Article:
Pap Test – The Pap test or a Pap smear is important for all women age 21 and above. Sexually active young women under 21 also need Pap tests starting within three years of the first time sexual intercourse happened. The Pap test, originally developed by Dr. George Papanicolaou in the 1950s, detects abnormal changes in cervical cells that may led to cervical cancer if not detected by annual Pap smears.
Prior to the introduction of the Pap test, cervical cancer was the leading cause of cancer death in women. Thanks to Dr. Papanicolaou's research and his hard work developing the Pap smear, cervical cancer is now 15th, among causes of cancer deaths in women with about 3,700 women dying of cervical cancer each year.
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Mammograms – The recommendations for when to begin annual mammography vary among health professionals. Some groups, including the American Cancer Society and the American College of Obstetricians and Gynecologists recommend mammography screening beginning at age 40, while other professional groups including the American College of Physicians and the American Academy of Family Physicians, US Preventative Services at Task Force, as well as the Canadian Task Force on Periodic Health Examination recommend yearly screening beginning at age 50. These differences are due to the fact that the groups who recommend mammograms beginning at age 50, believe that the risks of radiation exposure may outweigh the benefits of screenings beginning at an earlier age.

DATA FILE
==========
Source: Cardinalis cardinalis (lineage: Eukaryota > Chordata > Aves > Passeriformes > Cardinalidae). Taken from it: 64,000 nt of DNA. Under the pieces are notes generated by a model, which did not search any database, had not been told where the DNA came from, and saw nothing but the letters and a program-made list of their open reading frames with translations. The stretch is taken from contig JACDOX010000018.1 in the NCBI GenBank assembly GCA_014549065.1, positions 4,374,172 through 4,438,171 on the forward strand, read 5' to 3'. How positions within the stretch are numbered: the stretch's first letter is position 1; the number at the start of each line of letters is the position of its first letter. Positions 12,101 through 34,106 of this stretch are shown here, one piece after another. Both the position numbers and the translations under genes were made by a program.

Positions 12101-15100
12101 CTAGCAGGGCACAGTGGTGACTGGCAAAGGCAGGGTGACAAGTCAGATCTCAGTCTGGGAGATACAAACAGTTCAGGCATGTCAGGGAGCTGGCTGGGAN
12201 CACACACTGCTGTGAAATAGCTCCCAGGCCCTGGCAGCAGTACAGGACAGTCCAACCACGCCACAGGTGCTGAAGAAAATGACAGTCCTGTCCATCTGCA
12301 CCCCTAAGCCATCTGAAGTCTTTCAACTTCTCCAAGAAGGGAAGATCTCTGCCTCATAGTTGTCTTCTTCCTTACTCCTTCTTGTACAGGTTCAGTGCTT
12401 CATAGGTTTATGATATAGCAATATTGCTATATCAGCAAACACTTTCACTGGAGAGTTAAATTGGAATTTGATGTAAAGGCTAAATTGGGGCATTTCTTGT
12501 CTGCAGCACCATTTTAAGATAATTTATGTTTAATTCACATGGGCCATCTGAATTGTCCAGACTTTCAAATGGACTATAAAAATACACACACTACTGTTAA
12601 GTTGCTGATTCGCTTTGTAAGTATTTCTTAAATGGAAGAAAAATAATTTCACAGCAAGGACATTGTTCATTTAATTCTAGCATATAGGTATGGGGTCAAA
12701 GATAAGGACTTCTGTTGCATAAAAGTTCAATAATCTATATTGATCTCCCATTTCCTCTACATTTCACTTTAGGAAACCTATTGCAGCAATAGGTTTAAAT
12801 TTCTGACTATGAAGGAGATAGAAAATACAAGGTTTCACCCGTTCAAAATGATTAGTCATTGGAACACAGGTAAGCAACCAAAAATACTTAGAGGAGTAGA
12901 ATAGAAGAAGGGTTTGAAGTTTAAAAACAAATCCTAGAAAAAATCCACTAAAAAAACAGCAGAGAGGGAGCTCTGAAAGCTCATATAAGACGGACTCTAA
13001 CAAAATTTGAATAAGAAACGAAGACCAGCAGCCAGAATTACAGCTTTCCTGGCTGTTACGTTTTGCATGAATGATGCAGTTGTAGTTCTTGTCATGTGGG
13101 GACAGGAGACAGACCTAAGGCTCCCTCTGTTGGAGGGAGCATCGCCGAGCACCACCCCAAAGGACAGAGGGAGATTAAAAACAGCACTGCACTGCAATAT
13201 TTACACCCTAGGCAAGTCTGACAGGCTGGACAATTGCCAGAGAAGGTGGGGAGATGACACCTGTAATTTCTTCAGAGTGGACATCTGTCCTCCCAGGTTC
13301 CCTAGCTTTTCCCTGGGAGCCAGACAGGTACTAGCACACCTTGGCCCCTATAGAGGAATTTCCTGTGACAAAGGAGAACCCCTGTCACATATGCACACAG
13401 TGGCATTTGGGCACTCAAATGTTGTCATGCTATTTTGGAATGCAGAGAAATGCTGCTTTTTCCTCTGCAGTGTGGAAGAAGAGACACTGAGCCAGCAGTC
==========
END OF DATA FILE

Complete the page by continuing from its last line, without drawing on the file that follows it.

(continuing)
Younger women at high risk for developing breast cancer also need annual mammograms as ordered by their physicians. Mammograms are safe, relatively painless, and necessary for the early detection of breast cancer. When found early, the five-year survival rate for breast cancer is up to 96%, according to the National Breast Cancer Foundation.
More: Mammography Screening